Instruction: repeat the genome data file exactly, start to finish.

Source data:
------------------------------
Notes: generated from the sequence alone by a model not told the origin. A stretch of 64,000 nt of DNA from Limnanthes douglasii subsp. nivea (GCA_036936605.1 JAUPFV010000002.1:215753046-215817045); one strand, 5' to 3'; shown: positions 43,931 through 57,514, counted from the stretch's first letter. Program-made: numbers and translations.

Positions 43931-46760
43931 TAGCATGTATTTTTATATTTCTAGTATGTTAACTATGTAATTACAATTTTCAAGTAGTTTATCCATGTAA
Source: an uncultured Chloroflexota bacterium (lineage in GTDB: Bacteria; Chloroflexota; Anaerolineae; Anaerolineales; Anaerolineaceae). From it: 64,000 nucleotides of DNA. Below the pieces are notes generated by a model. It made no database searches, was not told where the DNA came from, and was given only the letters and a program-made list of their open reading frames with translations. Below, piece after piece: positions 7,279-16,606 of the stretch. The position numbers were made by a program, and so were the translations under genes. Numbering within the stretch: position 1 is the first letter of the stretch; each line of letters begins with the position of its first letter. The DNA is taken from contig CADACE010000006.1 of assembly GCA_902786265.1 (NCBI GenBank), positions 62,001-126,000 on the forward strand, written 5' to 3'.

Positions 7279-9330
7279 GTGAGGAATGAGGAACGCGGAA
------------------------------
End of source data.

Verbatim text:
Notes: generated from the sequence alone by a model not told the origin. A stretch of 64,000 nt of DNA from Limnanthes douglasii subsp. nivea (GCA_036936605.1 JAUPFV010000002.1:215753046-215817045); one strand, 5' to 3'; shown: positions 43,931 through 57,514, counted from the stretch's first letter. Program-made: numbers and translations.

Positions 43931-46760
43931 TAGCATGTATTTTTATATTTCTAGTATGTTAACTATGTAATTACAATTTTCAAGTAGTTTATCCATGTAA
Source: an uncultured Chloroflexota bacterium (lineage in GTDB: Bacteria; Chloroflexota; Anaerolineae; Anaerolineales; Anaerolineaceae). From it: 64,000 nucleotides of DNA. Below the pieces are notes generated by a model. It made no database searches, was not told where the DNA came from, and was given only the letters and a program-made list of their open reading frames with translations. Below, piece after piece: positions 7,279-16,606 of the stretch. The position numbers were made by a program, and so were the translations under genes. Numbering within the stretch: position 1 is the first letter of the stretch; each line of letters begins with the position of its first letter. The DNA is taken from contig CADACE010000006.1 of assembly GCA_902786265.1 (NCBI GenBank), positions 62,001-126,000 on the forward strand, written 5' to 3'.

Positions 7279-9330
7279 GTGAGGAATGAGGAACGCGGAA